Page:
Happy Eyes. Happy Mind. Happy Heart.

Happy Eyes. Happy Mind. Happy Heart.
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Published by Rachel | SCOJO New York on Oct 9th 2020

Unless you have disabled it in settings, your phone informs you about your average screen time for the week. The screen time notification doesn't include the hours you spend looking at your computer for work, watching a new movie released on a streaming platform, or reading your favorite novel on your tablet. According to the American Optometric Association, the average American spends seven hours a day engaging with a screen. Prolonged screen time can be incredibly damaging. Computer vision syndrome, which is also referred to as digital eye strain, is defined by the American Optometric Association as "A group of eye- and vision-related problems that result from prolonged computer, tablet, e-reader, and cell phone use." A few symptoms of Computer Vision Syndrome include (but aren't limited to) dry eyes, headaches, soreness in the neck, shoulders, or back, and trouble concentrating.

To counteract all the screen time in our lives, we can abide by the 20-20-20 rule, which is every 20 minutes, you should take at least a 20-second break, 20 feet away from any screen. Additionally, you can change your computer and phone settings to be in night mode or night shift, which changes your brightness, reducing blue light levels.

The 20-20-20 rule transitions nicely into incorporating more movement into your workday. A doctor of endocrinology at the Mayo Clinic, James Levine, said, "Excessive sitting is a lethal activity." Following this statement, more workplaces tried to incorporate stand up desks and intentional exercise/ walk breaks in the hopes to increase workplace movement. When you include the 20-20-20 rule into your daily work routine, try to add some lunges, arm circles, or neck circles and move for at least 30 minutes every day.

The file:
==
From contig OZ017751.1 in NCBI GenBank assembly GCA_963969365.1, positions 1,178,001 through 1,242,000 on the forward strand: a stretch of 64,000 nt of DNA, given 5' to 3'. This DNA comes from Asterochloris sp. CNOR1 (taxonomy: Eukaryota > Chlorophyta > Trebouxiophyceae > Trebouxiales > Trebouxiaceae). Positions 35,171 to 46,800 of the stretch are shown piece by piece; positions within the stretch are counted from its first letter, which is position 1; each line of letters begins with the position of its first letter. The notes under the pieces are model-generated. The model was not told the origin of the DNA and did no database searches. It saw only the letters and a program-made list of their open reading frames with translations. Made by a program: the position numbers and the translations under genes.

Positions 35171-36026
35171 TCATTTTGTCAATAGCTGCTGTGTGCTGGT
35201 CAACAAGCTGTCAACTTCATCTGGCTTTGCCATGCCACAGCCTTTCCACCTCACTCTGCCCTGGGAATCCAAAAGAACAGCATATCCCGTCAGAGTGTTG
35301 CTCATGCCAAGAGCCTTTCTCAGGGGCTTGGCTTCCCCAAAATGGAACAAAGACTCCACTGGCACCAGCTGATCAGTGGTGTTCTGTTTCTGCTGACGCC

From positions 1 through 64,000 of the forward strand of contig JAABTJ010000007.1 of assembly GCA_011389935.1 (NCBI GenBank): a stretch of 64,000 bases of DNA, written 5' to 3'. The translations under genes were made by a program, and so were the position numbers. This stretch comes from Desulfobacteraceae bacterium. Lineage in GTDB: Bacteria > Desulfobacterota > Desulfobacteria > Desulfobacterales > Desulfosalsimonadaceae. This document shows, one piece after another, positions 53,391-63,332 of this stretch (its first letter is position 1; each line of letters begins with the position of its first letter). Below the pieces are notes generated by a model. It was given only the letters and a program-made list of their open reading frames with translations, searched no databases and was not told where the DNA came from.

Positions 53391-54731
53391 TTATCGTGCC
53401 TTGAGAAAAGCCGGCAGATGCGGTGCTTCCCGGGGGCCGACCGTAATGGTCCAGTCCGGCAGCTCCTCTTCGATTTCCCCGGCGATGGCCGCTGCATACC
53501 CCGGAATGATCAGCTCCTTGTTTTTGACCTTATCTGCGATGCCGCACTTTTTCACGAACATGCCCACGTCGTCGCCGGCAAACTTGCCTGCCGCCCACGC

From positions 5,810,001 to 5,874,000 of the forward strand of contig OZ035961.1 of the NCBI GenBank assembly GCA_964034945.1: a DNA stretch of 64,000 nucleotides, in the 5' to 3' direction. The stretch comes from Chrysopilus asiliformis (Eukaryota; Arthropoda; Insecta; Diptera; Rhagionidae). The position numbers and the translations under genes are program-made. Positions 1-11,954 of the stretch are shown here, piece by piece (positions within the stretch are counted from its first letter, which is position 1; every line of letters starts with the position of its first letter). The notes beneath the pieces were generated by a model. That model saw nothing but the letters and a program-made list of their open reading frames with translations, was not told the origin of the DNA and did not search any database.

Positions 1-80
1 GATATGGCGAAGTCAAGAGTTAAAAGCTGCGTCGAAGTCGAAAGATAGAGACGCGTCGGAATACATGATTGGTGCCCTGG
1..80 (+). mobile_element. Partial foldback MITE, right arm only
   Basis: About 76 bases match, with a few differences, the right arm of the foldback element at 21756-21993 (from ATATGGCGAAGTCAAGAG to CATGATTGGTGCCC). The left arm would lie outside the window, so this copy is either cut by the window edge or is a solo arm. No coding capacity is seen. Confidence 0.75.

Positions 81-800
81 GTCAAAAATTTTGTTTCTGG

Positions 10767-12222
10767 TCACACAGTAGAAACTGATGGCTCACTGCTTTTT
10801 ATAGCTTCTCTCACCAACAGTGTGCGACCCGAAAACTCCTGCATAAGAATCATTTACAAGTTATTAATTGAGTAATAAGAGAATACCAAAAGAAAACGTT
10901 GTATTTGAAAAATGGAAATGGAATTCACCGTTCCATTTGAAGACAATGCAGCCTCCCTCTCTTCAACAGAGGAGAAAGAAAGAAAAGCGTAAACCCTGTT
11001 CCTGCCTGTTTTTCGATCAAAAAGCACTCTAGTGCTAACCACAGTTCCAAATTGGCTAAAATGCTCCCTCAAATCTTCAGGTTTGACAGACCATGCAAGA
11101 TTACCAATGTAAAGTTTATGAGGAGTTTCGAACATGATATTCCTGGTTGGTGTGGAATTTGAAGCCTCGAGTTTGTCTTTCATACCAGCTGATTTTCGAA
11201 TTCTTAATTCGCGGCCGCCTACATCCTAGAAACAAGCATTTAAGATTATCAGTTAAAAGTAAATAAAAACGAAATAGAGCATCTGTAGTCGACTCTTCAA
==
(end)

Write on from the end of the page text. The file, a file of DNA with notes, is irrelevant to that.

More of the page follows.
Vision is how do your eyes and brain work together whereas sight is if you need glasses. Even if you don’t have a need for corrective eyewear or reading glasses, Bluelight reduction eyewear is said to help reduction eye strain in addition to any other the other measures you take to reducing screen time in your life. Not to mention, eyewear is can be an amazing accessory and a fashion statement on top of being protective. Check out SCOJO New York's trendy Bluelight frames

Limiting your screen time and increasing movement doesn't just improve your visual hygiene, it also is said to have a positive impact on your mental health. As we transition into November, it's important to keep in mind that seasons' changing affects mental health. One thing that happens with the changing of the season is Seasonal Affective Disorder, also known as Seasonal Depression. A second reason why the change of seasons is challenging is Daylight Savings time because it interrupts routine and introduces more daytime darkness. A third reason is holidays bring undue stress upon people. To combat these challenges brought on by the change of seasons, try to get plenty of sunlight, set priorities for the new season of things you would like to accomplish, including a goal to relax and recharge weekly, drink water, and keep a regular sleep and exercise schedule.

A few free apps that are recommended to help with overall wellness include:

- Move (iSO): This app reminds you to stand and move during the workday and provides users with hundreds of free workouts.

- Time Out (Mac): This app reminds you to step away from your laptop or computer and take a break to move and rest your eyes.

- Daily Water Tracker (iso): This app sends you reminds throughout the day to drink water based on what your daily water intake should be.


Computer Vision Syndrome. (n.d.). Retrieved October 09, 2020, from

Young, J. (2017, October 20). 5 Ways the Change of Seasons Might Affect Your Mental Health. Retrieved October 09, 2020, from

Whole Family Living. (2020, March 02). Best Apps to Help You Move More at Work. Retrieved October 09, 2020, from